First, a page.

Get some Sleep!

Get some Sleep!

100% of the top conditions seen by a General Practitioner can be related to poor sleep. Some of these include:

  • Hypertension
  • Alzheimer’s Disease
  • Diabetes
  • Obesity
  • Pain
  • Anxiety and Depression
  • Cancer

We have different phases of sleep including:

REM sleep (Rapid Eye Movement):
The body is paralysed but brainwaves are most similar to when awake.
This is important for memory consolidation and emotional control

NonREM sleep
Important for physical repair and learning
Brainwaves are slow, growth hormone is secreted. Children have a lot of this phase of sleep, it gradually decreases across adulthood.

During sleep, the brain has a special detoxification and clearance system called the Glymphatic System. Breakdown products and proteins are cleared by immune cells specific to the brain.

Sleep complaints are very common and include:

  • Snoring while sleeping – 48%
  • Snort, gasp or stop breathing – 11%
  • Trouble falling asleep – 16%
  • Unrested during day regardless of hours of sleep – 27%
  • not enough sleep – 26%

Poor sleep and chronic pain have a vicious cycle with new research showing sleep disruptions increase pain, more than pain disrupts sleep.

Quote: The best bridge between despair and hope is a good night’s sleep. E. Joseph Cossman

The most common sleep disorder in the USA is “insufficient sleep”. The number of recorded sleep hours is steadily declining, with reports in 2001 of 7h sleep on worknights, compared with 6.7h in 2008. Almost 50% of adults get less than the recommended amount of sleep and up to 57% of children get less than needed.

Global effects of insufficient sleep include:

Mental health: anxiety, depression, panic
Physical health: inflammation, high blood pressure, obesity
Cognitive Performance: reduced short term memory, verbal fluency and creativity
Physical performance: decreased reaction time and coordination
Emotional Intelligence: ethical decision making and identifying emotional states.

Tips for better sleep:

  1. Start with a good wind-down before sleep. Avoid strong overhead lights as these make your body think it is daytime. Have a minimum of 1h wind down time to bring your body into parasympathetic mode ready for sleep.
  2. Control light exposure: use blue light blocking glasses 2h before bedtime when using devices or watching a screen. Use night time control for screen brightness/blue light blocking on your mobile phone.
  3. Turn mobile phone into Airplane mode or ideally keep in another room where you won’t be disturbed.
  4. Choose your bedtime so you get sufficient sleep – adults need 7-8h per night. Wake up time may be decided for you as per your schedule, YOU have the choice of when to go to bed.

Set up your bedroom for a good night’s sleep:

  • Dark
  • Cool
  • Clean
  • Silent
  • No pets
  • No wakeful stimuli eg devices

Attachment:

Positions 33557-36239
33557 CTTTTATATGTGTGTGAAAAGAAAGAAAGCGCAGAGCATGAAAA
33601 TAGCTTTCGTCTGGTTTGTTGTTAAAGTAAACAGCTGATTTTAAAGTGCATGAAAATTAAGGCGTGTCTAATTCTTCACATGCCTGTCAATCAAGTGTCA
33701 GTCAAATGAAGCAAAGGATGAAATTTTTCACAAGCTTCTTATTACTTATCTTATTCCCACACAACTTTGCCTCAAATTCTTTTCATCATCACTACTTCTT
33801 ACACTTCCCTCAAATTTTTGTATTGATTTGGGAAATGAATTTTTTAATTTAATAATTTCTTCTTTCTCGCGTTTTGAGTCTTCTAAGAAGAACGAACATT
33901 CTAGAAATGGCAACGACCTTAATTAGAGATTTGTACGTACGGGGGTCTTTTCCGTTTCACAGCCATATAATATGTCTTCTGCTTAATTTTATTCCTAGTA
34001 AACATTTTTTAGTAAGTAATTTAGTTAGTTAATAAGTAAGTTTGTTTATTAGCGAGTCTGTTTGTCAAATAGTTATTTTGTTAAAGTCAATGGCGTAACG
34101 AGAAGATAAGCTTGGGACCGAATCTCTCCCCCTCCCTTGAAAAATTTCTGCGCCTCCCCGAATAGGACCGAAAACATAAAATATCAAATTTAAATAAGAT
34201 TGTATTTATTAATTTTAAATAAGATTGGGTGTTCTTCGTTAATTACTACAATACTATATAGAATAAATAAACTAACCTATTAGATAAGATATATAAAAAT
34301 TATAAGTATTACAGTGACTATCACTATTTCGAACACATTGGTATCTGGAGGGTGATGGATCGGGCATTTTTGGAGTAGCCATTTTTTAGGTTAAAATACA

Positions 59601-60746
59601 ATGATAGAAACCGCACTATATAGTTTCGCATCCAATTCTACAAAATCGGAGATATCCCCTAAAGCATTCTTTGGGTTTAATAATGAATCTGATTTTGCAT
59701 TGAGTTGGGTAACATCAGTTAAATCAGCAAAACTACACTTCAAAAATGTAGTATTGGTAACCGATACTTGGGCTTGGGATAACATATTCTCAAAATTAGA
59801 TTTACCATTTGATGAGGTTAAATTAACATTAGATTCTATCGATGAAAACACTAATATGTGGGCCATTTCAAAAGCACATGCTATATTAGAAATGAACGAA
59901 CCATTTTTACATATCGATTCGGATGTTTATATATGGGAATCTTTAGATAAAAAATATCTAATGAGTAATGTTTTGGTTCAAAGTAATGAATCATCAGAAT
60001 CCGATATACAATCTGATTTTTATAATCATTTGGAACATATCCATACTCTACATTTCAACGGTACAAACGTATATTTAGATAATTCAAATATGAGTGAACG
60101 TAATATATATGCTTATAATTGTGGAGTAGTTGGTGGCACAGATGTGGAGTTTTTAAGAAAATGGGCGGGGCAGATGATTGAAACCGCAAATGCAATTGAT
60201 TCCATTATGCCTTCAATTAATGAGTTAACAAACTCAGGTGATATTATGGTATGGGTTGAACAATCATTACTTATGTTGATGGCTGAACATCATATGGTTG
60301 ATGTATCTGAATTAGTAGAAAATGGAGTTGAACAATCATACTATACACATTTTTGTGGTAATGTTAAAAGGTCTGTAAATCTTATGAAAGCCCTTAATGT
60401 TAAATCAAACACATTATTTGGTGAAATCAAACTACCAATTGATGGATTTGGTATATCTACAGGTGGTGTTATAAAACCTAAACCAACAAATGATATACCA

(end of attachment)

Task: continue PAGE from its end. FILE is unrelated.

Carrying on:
First thing in the morning ensure you have exposure to full spectrum light (ideally sunlight) for 30 minutes of the first 2 hours of waking. This will help set your day-night clock for better sleep. Aim for 10 minute bursts of light every couple of hours.

Mitochondria and brain health

Mitochondria and brain health

So how are mitochondria and brain health linked?

Very intricately indeed! Neurons which are nerve cells which send messages all around our body, use a lot of energy to do so, and the mitochondria provide the energy for this. So if mitochondria become damaged or dysfunctional (not working properly), there can be slowing down or limited messages getting through.

In terms of what this might look like for a person, symptoms could include:

  • brain fog
  • reduced endurance for tasks that previously were easy
  • lack of motivation
  • lethargy or fatigue
  • depression
  • inability to concentrate

All of these symptoms are suggestive of mild to moderate neuroinflammation.

The brain can become inflamed (aka neuroinflammation) from many causes including:

  • Traumatic brain injury
  • Stress
  • Post-Traumatic Stress Disorder
  • Ageing – yup we’re all at risk of it!
  • Diabetes
  • Smoking
  • Pro-inflammatory diet – think junk food
  • Depleted antioxidant reserves – not enough colourful veg and fruits
  • Inflammatory bowel disease

So what can be done for a brain on fire?

I would start with a general overview of:

  • Maximise: Exercise – specific to the individual
  • Minimise: Alcohol and Stress
  • Prioritise: Sleep and good nutrition

Then tailor a program specific to an individual person and their contributing factors.

My number 1 medicine: Sleep

My number 1 medicine: Sleep

Sleep is the number one medicine everyone should be taking!

I highly recommend a good intake/dose/amount of sleep every night. Research shows on average we are sleeping 2-3 hours LESS per night than in the 1980s – that is a big loss of sleep over 365 days.

So why is sleep so important for good health? While we sleep our brain cleans out metabolic waste products, so we can think more clearly, create more memories and be more engaged with what we do. The most important time to have undisturbed sleep is from 11pm to 3am.

Why do so many people have sleep issues?